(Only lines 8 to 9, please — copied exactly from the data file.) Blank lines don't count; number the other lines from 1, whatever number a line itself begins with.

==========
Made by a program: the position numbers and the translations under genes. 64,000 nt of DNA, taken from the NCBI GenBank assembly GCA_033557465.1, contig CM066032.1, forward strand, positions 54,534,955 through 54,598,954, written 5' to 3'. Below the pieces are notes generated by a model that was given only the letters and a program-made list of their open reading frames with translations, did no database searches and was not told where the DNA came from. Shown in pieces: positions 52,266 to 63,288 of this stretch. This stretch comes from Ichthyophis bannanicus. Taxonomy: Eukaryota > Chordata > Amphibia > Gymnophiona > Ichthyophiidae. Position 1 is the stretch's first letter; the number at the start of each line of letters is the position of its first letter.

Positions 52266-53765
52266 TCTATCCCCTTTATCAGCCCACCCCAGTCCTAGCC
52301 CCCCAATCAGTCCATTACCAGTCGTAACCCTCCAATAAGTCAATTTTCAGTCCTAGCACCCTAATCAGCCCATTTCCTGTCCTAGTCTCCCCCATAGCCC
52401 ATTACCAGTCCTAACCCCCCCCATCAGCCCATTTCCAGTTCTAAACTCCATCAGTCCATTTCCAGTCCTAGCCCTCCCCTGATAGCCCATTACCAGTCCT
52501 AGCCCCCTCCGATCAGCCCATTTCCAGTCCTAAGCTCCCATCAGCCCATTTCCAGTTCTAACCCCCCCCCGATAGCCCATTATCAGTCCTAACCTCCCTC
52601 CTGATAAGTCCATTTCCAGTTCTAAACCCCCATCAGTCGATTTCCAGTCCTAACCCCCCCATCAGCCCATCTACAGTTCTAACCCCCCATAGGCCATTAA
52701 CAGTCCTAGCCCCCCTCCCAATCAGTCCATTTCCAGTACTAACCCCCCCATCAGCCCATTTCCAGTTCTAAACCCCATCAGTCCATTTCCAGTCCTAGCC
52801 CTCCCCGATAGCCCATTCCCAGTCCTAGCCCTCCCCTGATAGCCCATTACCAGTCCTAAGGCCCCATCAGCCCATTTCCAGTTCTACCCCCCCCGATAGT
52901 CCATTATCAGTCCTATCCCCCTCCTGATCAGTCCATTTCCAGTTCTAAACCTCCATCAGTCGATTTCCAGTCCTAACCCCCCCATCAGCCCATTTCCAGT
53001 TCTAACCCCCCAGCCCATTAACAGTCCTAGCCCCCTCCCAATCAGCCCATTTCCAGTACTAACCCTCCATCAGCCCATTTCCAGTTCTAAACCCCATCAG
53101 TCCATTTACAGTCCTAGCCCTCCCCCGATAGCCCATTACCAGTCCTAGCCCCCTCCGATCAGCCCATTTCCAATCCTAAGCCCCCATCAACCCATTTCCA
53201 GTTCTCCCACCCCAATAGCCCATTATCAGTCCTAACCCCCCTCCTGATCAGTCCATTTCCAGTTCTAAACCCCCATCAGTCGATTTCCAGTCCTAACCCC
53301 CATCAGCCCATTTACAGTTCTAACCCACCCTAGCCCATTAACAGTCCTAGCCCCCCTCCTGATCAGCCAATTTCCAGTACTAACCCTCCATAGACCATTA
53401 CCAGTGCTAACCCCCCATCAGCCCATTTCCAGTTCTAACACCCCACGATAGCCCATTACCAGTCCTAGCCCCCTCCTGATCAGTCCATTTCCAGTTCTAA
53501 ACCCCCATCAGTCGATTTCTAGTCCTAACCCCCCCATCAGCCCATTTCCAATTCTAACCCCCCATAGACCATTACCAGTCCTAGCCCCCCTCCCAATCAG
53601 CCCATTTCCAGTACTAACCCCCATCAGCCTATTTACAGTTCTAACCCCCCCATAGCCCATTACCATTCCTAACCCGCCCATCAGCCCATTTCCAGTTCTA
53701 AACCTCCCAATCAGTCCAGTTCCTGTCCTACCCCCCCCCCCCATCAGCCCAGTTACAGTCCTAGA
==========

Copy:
52701 CAGTCCTAGCCCCCCTCCCAATCAGTCCATTTCCAGTACTAACCCCCCCATCAGCCCATTTCCAGTTCTAAACCCCATCAGTCCATTTCCAGTCCTAGCC
52801 CTCCCCGATAGCCCATTCCCAGTCCTAGCCCTCCCCTGATAGCCCATTACCAGTCCTAAGGCCCCATCAGCCCATTTCCAGTTCTACCCCCCCCGATAGT